If you ever want to win over a group of teachers quickly, then bag NAPLAN. As a teacher myself, I have heard many friends and colleagues argue against the supposedly evil NAPLAN regime, but are their concerns justified?
After reviewing research on systemic school testing, school improvement and evidence-based teaching, my short answer is NO! NAPLAN is not a dirty word! This does not mean that everything associated with NAPLAN (e.g. simplistic school rankings and excessive test preparation) are a good idea, but the tests themselves are not bad. In fact, they can be quite helpful.
Let explain why I hold this view.
NAPLAN is more reliable than other forms of assessment. Despite popular claims to the contrary, NAPLAN is a valid and very reliable test. ACARA sends copies of proposed questions the various educational authorities in all states and territories for review. ACARA gathers further feedback from classroom teachers, as well as specialists in inclusive schooling and indigenous education. Draft test questions are then trialled across jurisdictions with the results analysed by experts in educational measurement before further fine-tuning occurs. I don’t know of any other assessment used by teachers that has this degree of rigour.
Clearly NAPLAN draws upon good expertise in designing and reviewing the test, excellent research knowledge and technical expertise in developing the achievement scale and world-class psychometric methods in analysing and reporting the results in a meaningful way for teachers and parents.
OECD Reviews of Evaluation and Assessment in Education: Australia
NAPLAN provides valuable data that adds value to what teachers already provide. NAPLAN offers objective insight into how students are doing at school. Teachers make judgements about how well students are doing, but they can only use their own class as a reference point (e.g. a child may be a big fish in a little pond). NAPLAN compares a student’s performance to the performance of all students in that year level across Australia. Furthermore, once students have sat NAPLAN more than once, it shows how far they have progressed over a two-year period.
NAPLAN is not a diagnostic test because it is not designed to probe specific weaknesses of individual students. However, it does identify students who need additional support or extension in different aspects of literacy and numeracy. Schools can then use diagnostic tests to help create tailored support for these children.
At a collective level, schools can use NAPLAN to evaluate the impact that teaching practices and programs are having on students’ results. By analysing the data, schools can also see if particular classes or year levels are doing unusually well or poorly in certain areas. However, John Hattie highlights, such feedback is only valuable if teachers modify their instruction in light of the data.
NAPLAN tests are providing quality information for educational decision making of a kind that is unavailable in many other countries.
Australian Council of Educational Research
NAPLAN is not designed to be a high-stakes test1. Even NAPLAN’s harshest critics2 admit that there are several key differences between NAPLAN and the high-stakes testing regimes in the UK and the USA. Within these regimes, schools that perform poorly face closure. This is not the case in Australia. In fact, schools that do poorly on NAPLAN are offered additional support and even financial assistance to help them boost their students’ results. In the USA, students who do poorly cannot progress to the next level of education. NAPLAN is not used in this way. The only tests in Australia that operate in this way are those that students sit at the end of Year 12. Some people3 claim that the publication of NAPLAN results on MySchool makes NAPLAN a high-stakes regime. Given the context-rich nature of MySchool data, this claim is dubious; and even if it was true, it is an argument against MySchool rather than against the tests themselves.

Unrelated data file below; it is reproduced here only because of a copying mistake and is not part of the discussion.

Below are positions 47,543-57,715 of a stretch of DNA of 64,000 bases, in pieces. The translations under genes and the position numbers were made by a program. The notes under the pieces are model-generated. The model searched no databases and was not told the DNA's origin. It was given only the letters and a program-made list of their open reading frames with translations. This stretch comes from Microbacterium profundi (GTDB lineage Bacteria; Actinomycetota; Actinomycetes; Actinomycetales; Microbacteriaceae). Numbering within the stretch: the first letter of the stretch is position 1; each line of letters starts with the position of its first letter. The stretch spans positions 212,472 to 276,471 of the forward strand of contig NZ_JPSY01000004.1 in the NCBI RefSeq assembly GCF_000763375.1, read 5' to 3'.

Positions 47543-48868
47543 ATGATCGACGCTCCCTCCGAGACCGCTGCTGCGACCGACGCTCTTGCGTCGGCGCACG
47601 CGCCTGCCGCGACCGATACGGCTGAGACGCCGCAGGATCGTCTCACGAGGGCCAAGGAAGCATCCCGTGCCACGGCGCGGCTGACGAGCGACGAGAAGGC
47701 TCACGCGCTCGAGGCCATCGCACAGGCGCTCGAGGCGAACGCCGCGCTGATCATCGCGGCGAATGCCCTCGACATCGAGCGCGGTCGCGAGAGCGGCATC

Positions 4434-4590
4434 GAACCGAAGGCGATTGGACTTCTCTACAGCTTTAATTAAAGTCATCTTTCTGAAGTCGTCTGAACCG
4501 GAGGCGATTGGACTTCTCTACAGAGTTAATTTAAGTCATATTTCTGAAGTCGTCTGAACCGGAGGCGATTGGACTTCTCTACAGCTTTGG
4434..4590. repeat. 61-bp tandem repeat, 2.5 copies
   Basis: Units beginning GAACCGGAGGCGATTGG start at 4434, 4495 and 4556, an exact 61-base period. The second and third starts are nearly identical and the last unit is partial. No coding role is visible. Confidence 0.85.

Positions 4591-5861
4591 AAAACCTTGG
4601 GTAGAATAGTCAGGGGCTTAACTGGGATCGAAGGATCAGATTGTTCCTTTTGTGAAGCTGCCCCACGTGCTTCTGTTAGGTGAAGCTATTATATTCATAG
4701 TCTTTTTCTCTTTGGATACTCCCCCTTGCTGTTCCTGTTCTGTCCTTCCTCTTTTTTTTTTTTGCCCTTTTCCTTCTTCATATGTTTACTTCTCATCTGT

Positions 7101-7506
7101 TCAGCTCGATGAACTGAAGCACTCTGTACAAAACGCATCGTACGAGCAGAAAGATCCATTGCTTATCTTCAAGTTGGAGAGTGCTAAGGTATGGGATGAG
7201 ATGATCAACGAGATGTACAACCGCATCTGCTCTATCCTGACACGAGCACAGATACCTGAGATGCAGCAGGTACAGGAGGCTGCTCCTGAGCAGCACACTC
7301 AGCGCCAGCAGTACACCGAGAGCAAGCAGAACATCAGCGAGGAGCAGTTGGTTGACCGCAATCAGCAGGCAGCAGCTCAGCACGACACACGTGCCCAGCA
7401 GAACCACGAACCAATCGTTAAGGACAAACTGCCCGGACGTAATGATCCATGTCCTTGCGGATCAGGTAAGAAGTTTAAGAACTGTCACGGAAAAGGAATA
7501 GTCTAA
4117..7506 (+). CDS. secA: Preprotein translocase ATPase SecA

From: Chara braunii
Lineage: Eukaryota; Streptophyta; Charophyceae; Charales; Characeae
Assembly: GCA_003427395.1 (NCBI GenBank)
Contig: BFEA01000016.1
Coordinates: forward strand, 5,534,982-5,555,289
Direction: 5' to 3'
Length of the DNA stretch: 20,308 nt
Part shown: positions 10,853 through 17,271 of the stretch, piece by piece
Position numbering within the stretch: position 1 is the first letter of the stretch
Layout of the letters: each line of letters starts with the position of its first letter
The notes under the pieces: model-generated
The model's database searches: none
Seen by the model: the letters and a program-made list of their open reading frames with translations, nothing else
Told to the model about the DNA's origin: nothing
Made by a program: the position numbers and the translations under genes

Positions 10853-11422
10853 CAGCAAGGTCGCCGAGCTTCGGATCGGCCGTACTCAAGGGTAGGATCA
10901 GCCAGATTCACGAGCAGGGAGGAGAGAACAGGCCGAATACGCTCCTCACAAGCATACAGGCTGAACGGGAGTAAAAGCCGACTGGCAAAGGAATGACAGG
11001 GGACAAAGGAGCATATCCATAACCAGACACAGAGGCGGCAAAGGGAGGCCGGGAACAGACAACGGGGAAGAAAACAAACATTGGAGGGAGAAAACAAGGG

There is no reason why NAPLAN should cause students undue stress. For Year 9 students, the tests take less than 4 hours spread over 3 days. For Year 3 students, the tests take less than 3 hours, again spread over 3 days. This is not an onerous imposition. Misinformed people claim that research shows it causes student stress, when in fact the only research indicating this refers exclusively to high-stakes testing, where the results determine what the educational pathways that the child will and won’t be able to do the following year4. In the USA, one teacher witnessed a colleague yelling at a nine year old girl about an upcoming test, “This is your life on the line! Your future depends on this! Sit down, shut up, and let’s be serious!” As I explained earlier, this is not the case with NAPLAN. The results are not intended to be used to hold children back, or to name and shame anyone. It is simply one short assessment among many others, that children do every couple of years. Still, many teachers will tell you they have seen students get ‘stressed out’ about NAPLAN. To be honest, I have seen this myself. However, NAPLAN doesn’t cause this stress. In some cases, students need to learn to cope with a little pressure as such pressure is a fact of life. In other cases, parents and teachers are transferring their own over-blown stress onto the kids.